More important, there is now abundant evidence that therapy is as effective or more effective than drugs are for treating depression, with lower rates of relapse. While medications can help relieve symptoms, and possibly help clients take better advantage of therapy, the reputation of Prozac or Zoloft as miracle cures for depression, rendering therapy obsolete, is simply not supported by research.
While medications are often invaluable for symptom relief of depression, their effectiveness is not evidence for an underlying physical pathology. Medications work because they have a relevant chemical effect, indicating a correlation between their impact on specific neurotransmitters and mood. But while there are some cases in which medications may help depression sufferers without additional treatment, the consensus among most depression experts is that only prescribing medications is generally a disservice to the client. Most people require much more substantial psychotherapeutic help to learn the skills necessary for solving problems and avoiding future difficulties, if their medication-improved mood is to endure.
What is it about psychotherapy that makes it so vital to treatment, that gives depressed clients something they cannot obtain from medications? People become and stay depressed partly because they tend to explain life's ordinary defeats and disappointments in terms of their personal inadequacies and failures, and then believe their own negative opinion of themselves. Others have deeply pessimistic worldviews that influence their mood states and tend to engender self-fulfilling prophecies. A healing relationship with a therapist can provide the kind of personal support and teaching that can clear up the misperceptions that contribute to the negativistic view of life typical of depressed people. Therapy can help clients see life events from different perspectives and reattribute experience by assigning alternative explanations for life events that are less damaging to themselves than the typical depressive worldview. The ability to see and interpret events from new perspectives is critical to mental health.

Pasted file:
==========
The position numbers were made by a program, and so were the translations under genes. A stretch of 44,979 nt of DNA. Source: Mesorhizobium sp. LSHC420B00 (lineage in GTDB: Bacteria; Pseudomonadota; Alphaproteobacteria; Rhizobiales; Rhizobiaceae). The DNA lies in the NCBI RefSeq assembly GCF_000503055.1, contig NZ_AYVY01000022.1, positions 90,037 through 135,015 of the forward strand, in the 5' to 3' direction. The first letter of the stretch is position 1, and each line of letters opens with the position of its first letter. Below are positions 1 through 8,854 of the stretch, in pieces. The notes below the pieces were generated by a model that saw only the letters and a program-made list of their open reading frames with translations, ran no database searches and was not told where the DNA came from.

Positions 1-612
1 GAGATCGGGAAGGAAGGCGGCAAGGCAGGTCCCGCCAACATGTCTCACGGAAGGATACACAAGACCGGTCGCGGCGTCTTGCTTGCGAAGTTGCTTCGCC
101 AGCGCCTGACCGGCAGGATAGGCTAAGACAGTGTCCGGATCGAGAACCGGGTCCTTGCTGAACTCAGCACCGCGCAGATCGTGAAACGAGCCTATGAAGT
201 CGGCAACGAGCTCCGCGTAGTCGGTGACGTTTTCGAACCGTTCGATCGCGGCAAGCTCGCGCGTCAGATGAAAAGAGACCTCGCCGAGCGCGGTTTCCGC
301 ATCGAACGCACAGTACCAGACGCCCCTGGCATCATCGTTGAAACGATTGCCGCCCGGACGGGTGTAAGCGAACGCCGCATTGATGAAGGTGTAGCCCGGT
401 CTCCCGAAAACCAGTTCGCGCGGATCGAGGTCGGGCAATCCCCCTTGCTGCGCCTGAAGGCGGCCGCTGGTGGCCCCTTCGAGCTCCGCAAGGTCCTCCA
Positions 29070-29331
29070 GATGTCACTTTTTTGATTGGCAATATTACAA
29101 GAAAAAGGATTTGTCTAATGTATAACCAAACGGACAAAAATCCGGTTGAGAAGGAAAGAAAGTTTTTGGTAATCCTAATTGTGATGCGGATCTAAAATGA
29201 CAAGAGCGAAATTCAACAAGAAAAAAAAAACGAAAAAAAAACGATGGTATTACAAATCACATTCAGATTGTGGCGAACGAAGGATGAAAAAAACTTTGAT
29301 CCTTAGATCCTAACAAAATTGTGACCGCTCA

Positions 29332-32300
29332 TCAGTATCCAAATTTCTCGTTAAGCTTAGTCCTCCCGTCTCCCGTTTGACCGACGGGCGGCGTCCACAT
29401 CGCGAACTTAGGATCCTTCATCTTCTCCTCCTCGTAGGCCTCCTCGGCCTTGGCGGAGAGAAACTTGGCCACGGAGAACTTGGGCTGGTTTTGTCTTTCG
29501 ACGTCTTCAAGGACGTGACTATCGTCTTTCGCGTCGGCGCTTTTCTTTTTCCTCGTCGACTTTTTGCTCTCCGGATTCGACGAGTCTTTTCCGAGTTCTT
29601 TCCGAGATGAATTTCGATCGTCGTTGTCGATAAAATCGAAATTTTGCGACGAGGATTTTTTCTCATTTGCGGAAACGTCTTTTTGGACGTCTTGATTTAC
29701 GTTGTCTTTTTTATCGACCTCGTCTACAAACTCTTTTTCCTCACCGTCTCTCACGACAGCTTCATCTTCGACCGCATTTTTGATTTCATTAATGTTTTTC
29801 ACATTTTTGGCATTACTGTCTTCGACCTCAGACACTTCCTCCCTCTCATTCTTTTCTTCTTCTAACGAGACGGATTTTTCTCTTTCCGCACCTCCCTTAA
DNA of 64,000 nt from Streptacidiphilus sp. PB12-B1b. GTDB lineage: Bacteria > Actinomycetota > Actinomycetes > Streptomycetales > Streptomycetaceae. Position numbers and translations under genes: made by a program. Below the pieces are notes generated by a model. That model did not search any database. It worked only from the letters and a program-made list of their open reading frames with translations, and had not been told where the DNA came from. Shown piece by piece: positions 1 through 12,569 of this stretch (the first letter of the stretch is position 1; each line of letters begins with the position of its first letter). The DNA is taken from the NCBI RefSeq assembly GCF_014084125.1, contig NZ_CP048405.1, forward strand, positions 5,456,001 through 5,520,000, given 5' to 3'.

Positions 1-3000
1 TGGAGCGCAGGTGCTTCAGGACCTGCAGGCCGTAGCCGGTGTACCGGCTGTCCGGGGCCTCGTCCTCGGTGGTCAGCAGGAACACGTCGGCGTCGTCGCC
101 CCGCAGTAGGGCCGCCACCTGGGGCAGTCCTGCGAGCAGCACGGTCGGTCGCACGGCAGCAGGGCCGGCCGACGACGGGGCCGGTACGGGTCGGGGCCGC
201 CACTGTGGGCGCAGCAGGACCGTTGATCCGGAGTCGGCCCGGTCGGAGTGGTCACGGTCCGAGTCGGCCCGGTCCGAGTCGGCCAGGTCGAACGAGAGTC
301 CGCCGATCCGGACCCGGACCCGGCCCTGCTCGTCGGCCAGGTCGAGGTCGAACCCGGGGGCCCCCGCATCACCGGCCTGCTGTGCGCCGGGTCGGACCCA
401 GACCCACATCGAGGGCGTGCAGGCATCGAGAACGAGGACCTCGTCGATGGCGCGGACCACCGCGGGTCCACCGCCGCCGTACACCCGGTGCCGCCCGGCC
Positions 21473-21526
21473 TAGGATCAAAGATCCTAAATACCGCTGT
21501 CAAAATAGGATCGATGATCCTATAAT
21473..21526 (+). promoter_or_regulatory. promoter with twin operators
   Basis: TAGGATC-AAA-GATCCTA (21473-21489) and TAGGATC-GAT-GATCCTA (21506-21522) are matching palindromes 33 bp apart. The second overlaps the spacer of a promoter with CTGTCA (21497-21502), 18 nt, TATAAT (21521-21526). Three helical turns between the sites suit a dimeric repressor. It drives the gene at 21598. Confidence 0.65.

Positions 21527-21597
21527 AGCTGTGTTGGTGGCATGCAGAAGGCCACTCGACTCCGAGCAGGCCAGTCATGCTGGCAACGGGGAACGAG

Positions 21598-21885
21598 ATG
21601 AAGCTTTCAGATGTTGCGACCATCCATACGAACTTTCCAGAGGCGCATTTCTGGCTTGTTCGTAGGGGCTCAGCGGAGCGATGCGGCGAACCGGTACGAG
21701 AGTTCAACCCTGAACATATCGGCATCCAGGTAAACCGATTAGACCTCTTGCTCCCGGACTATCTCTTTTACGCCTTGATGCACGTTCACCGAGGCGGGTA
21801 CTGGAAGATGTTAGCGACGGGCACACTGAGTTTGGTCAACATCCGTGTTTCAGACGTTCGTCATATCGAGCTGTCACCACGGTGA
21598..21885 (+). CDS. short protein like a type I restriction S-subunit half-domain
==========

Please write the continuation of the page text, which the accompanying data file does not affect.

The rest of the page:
We must be aware that therapy works with depressed people because it draws on the clinical skills and adaptability required to understand a complex disorder skills no pill can mimic. Therapists also need to emphasize active, solution-oriented treatments over pathology-based passive ones. Rather than search the dim past for causes of presumed deficits, we need to actively teach clients the specific skills they need to manage their feelings and develop what author Daniel Goleman calls their "emotional intelligence."
So, for the sake of your profession and your integrity, watch out for facile explanations of depression that reduce complex issues to catchy slogans. Your clients will thank you, and you'll feel better about your vital role in treatment.
Michael Yapko, PhD, a clinical psychologist and marriage and family therapist, is internationally recognized for his work in clinical hypnosis, brief psychotherapy, and the strategic treatment of depression. He’s the author of 13 books, his latest being Mindfulness and Hypnosis: The Power of Suggestion to Transform Experience. Others include Breaking the Patterns of Depression; Depression Is Contagious; and Trancework: An Introduction to the Practice of Clinical Hypnosis (3rd edition).
This blog is excerpted from "Stronger Medicine." The full version is available in the January/February 1997 issue, Uncommon Sense: Reviving Ophelia's Mary Pipher Helps Families Stay Sane in a Crazy World.